I have gone on record as saying that I would watch anything Pixar ever produced, and I have pretty much done so. Their animation is second to none, or in this case their digital picture drawing. The movie Brave, and its wonderful short subject La Luna further illustrate their mastery of this technique. But at the end of the day, it all comes down to the plot, the characters, and the dialogue. ‘Brave’ has been out for some time now, and has gotten mixed, but mostly favorable reviews. The storyline is pretty simple— young Scottish lass who happens to be a princess, does not fancy living the life her mother intends for her— marrying a young Scottish laird and producing some heirs. Rather she, being a Scottish spitfire and tomboy favors riding, archer on horseback, and generally having a good time in the woods. Spoiler alert— the film gives new meaning to the phrase ‘my mother can be a real bear sometimes and unbearable at others’.
The positive features of the film (which lasts one hour and 43 minutes) besides the technical mastery (we saw it in real 3D, and again it was fun but unnecessary), are that we have Scottish characters with Scottish accents, we have a story set in the Scottish past which is reminiscent in some respects of the movie Braveheart, and the family drama of tension between a teen and her mom is not hard to relate to if you’ve been a parent. Here’s the problem— this really isn’t a children’s movie. And furthermore, it’s largely lacking in laughs or fun. Indeed, more often than not its deadly serious. The dialogue is seldom witty, the father (Fergus) is portrayed as an axe wielding oaf, and you can hardly blame Merida (the daughter and focus of the film) for not wanting anything to do with any of the suitors. Instead, the story turns into a ‘mend the bond between daughter and mother’ story, with a little of ‘I gotta be me’ thrown in for good measure.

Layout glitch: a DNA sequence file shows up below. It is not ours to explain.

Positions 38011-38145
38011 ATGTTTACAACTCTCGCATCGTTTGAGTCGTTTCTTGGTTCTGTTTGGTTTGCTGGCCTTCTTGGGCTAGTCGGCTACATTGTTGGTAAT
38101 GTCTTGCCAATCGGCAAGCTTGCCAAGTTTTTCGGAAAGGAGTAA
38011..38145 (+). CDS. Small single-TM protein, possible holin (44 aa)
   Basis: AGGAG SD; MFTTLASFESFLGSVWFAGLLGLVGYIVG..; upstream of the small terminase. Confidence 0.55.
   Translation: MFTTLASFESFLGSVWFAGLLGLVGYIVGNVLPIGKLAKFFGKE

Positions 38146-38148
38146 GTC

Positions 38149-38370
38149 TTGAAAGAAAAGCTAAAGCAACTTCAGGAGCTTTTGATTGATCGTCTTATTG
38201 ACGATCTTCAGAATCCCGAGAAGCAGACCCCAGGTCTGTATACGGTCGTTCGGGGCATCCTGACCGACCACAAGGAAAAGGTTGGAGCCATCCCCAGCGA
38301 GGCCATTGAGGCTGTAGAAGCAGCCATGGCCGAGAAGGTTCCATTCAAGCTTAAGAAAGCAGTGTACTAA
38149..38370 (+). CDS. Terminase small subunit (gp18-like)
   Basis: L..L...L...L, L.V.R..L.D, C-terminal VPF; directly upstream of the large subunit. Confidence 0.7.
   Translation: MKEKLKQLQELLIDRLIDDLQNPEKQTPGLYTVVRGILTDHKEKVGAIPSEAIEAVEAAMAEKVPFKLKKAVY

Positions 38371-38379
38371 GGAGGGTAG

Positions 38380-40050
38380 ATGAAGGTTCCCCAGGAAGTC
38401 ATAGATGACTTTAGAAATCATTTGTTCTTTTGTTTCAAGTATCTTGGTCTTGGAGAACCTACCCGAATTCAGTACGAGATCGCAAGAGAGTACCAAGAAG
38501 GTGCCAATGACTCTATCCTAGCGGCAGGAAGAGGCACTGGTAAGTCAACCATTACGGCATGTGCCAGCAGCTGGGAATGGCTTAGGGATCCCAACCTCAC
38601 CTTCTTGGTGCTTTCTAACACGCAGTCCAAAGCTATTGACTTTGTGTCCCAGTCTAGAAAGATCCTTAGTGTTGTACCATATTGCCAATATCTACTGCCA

So in terms of characters the story is interesting. In terms of dialogue it is very weak. In terms of plot, it also leaves a good deal to be desired. Indeed, it might even remind one of MacBeth in the witch scenes.
Is this a better film than the other children’s films of the summer (e.g. Madagascar III)? Yes. Is it really a film that will entertain and enlighten children between 5 and say 12— not bloody likely. It will seem too scary or boring or incomprehensible to most children. Perhaps, we can hope for better from the next installment of Ice Age (Continental Drift) or Monster’s Inc. (Monster’s University).